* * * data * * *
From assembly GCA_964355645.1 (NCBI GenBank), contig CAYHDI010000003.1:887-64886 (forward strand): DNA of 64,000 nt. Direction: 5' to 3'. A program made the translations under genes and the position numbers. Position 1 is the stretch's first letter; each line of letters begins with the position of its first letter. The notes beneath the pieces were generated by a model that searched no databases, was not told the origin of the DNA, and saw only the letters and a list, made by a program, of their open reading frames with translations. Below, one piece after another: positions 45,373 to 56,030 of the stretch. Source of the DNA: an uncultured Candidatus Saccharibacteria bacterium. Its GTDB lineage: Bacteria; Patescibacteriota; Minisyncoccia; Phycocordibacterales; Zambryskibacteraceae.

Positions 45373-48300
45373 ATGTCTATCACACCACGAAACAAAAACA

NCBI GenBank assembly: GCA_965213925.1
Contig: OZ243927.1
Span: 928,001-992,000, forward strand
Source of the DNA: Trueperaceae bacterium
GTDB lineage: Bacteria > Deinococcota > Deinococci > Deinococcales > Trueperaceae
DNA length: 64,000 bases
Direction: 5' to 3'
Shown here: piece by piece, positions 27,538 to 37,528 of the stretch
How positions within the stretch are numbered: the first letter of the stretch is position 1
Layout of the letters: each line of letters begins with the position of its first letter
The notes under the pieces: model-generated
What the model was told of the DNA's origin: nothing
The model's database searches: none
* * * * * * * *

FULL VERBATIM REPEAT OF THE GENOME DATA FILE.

From assembly GCA_964355645.1 (NCBI GenBank), contig CAYHDI010000003.1:887-64886 (forward strand): DNA of 64,000 nt. Direction: 5' to 3'. A program made the translations under genes and the position numbers. Position 1 is the stretch's first letter; each line of letters begins with the position of its first letter. The notes beneath the pieces were generated by a model that searched no databases, was not told the origin of the DNA, and saw only the letters and a list, made by a program, of their open reading frames with translations. Below, one piece after another: positions 45,373 to 56,030 of the stretch. Source of the DNA: an uncultured Candidatus Saccharibacteria bacterium. Its GTDB lineage: Bacteria; Patescibacteriota; Minisyncoccia; Phycocordibacterales; Zambryskibacteraceae.

Positions 45373-48300
45373 ATGTCTATCACACCACGAAACAAAAACA

NCBI GenBank assembly: GCA_965213925.1
Contig: OZ243927.1
Span: 928,001-992,000, forward strand
Source of the DNA: Trueperaceae bacterium
GTDB lineage: Bacteria > Deinococcota > Deinococci > Deinococcales > Trueperaceae
DNA length: 64,000 bases
Direction: 5' to 3'
Shown here: piece by piece, positions 27,538 to 37,528 of the stretch
How positions within the stretch are numbered: the first letter of the stretch is position 1
Layout of the letters: each line of letters begins with the position of its first letter
The notes under the pieces: model-generated
What the model was told of the DNA's origin: nothing
The model's database searches: none